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I've started working on a new project where I'm exposing client functionality via WebApi so that I can reuse the same functionality across multiple devices, but there's some functionality that is shared between mobile devices and the hosting application.

My question is while I know how to consume the WebApi's from devices I'm drawing up a bit of a blank on the best way, best practice, or just something that works on how to consume the WebApi from within the MVC project that's hosting the api.

My first thought would be to just instantiate the controllers as needed the way I would any other class however I've got a sneaking suspicion that while it will work this is a bad approach.

The other thought would be to use the HttpClient. Although I've had any luck with it as I can never find the api's

var client = new HttpClient(new HttpServer(GlobalConfiguration.Configuration));
client.PutAsJsonAsync("/api/project/login", Json(model));
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Why does the application need to consume its own external facing API? If the application needs functionality that the API exposes, can't it just call that functionality directly? If you have a WebAPI method and a Controller method which need to do the same thing, that "same thing" should be abstracted into a function or object in shared code and both those methods would call it internally. – David Sep 8 '13 at 21:34
+1 to the above; even if they are two separate solutions you can just reference one from the other and directly consume the objects that comprise the WebAPI... – Stephen Byrne Sep 8 '13 at 23:18
Answer for your second approach can be found below.… – JenonD Feb 3 '14 at 0:38
Well David, i agree with you, but i think it will depend on the project, business/infra requirements, in a distributed application it would be best to use the API to make the database and/or logic as a central "access point", its better then have different versions of a DLL in a lot of solutions in servers or devices like Smartphones, Tablets or Windows applications. In a distributed solution you can't handle it internally even if one of your apps resides in the same server, because of maintenance. I have one solution in this scenario. But again i agree with you, if the solution permits that. – Eduardo May 11 '14 at 19:23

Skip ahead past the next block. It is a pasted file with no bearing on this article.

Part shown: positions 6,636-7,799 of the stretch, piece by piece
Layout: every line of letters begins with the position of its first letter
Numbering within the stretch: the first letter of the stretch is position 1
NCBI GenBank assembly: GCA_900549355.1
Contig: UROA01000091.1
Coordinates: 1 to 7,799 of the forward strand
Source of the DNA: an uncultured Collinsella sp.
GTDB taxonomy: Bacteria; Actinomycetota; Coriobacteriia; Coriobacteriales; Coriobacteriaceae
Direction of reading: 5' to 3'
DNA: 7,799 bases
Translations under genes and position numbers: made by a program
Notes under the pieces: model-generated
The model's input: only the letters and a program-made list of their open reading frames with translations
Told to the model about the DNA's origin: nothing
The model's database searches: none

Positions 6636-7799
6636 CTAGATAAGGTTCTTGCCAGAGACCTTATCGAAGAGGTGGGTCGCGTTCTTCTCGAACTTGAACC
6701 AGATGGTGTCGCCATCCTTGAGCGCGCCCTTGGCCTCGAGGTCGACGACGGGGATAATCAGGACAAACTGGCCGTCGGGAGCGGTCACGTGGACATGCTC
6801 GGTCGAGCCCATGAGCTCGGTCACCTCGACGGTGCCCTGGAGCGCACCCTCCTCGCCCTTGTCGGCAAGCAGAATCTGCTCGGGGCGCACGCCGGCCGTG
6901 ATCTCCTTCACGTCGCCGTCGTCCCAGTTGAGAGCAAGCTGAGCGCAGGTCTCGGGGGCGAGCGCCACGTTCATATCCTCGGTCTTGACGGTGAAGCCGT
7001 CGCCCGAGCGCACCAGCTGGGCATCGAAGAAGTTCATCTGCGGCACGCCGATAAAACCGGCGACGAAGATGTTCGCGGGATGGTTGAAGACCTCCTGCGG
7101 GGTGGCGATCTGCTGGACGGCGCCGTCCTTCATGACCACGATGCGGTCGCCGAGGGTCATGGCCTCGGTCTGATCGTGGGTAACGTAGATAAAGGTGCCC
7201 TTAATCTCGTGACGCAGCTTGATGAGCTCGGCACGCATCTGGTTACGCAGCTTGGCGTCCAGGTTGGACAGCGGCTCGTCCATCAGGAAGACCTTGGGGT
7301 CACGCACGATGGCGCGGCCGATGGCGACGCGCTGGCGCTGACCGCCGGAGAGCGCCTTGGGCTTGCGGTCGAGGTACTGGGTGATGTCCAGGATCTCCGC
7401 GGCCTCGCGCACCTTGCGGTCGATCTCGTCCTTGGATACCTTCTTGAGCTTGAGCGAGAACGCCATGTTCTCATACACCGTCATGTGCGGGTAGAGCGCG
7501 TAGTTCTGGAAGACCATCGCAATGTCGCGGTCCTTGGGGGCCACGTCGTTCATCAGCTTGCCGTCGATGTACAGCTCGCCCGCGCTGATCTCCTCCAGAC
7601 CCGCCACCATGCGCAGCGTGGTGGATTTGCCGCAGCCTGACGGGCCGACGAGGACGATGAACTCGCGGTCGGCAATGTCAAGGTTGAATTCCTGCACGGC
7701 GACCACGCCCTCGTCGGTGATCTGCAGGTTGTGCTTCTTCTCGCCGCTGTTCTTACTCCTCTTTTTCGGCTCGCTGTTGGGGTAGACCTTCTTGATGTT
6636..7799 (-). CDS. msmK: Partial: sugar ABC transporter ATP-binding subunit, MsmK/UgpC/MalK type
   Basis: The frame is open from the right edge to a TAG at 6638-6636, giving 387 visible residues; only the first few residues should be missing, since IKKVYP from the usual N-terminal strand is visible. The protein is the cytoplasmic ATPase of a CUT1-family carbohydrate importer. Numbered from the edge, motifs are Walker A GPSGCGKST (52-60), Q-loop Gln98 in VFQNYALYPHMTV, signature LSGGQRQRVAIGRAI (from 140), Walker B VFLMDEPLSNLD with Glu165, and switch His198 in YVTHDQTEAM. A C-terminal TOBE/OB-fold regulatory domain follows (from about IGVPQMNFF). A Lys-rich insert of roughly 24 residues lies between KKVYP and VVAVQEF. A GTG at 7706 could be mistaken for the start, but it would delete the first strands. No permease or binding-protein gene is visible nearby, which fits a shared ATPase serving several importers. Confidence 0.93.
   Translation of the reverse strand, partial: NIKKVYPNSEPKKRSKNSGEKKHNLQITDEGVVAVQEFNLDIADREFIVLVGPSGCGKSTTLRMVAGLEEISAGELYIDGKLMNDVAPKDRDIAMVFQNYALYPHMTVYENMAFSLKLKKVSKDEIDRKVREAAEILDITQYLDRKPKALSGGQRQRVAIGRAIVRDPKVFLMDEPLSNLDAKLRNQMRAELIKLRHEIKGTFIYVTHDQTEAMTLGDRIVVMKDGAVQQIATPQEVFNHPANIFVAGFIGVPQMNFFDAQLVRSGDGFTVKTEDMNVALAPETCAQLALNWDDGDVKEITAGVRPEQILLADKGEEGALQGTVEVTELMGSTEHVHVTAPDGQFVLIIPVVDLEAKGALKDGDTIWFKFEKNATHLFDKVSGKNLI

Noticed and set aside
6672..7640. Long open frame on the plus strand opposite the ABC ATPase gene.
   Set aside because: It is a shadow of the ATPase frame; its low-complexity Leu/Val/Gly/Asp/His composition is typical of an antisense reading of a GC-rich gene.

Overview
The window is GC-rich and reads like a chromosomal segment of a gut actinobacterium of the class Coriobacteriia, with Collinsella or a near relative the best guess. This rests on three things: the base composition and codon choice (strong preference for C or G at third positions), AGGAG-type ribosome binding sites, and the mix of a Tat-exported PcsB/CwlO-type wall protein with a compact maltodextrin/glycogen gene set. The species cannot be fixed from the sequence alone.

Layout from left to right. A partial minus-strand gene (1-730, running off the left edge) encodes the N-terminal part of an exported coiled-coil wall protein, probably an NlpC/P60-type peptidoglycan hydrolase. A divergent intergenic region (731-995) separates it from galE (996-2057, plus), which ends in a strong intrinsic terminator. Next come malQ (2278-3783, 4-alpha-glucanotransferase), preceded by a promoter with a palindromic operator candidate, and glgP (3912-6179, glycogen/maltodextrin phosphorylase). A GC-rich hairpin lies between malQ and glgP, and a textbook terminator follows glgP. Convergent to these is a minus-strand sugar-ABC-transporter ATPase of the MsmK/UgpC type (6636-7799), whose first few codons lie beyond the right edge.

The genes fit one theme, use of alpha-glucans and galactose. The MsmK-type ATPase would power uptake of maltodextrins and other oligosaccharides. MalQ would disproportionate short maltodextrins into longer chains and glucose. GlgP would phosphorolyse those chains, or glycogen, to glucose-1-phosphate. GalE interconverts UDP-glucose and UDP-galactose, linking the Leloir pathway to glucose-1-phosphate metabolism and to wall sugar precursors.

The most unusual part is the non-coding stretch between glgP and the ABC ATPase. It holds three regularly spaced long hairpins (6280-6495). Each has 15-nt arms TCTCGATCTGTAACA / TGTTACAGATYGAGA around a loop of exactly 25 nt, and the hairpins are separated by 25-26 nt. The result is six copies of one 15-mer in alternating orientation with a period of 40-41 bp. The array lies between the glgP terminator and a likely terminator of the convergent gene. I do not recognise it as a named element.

This is a bit of a subjective question since there really isn't a "right" answer. Essentially, you need to take multiple points into consideration.

  • How safe is it to go the easy route and dependency resolve a controller instance?
  • Will this logic be used in other places?
  • Are these really two separate application concerns?

Essentially, if the API and the MVC application have difference concerns then they should be properly separated and the MVC application should call the WebAPI application using the HttpClient. This can reduce attack vectors and separate application concerns quite well.

If the MVC and WebAPI are both exposing the same information and security/separation of concerns isn't an issue then dependency resolving a controller should suffice.

If the logic isn't a separation of concerns issue and it will be used in multiple places then factoring it out into common components would likely be your best bet.

Shooting from the hip this sounds like a small application that could benefit from dependency resolving a controller in the immediate future. As the application grows (or if it is already planned to be large) then separating the logic into a proper SOA format would be beneficial.

tl;dr - SO really can't answer this question without knowing what the application is and will do. Be pragmatic.

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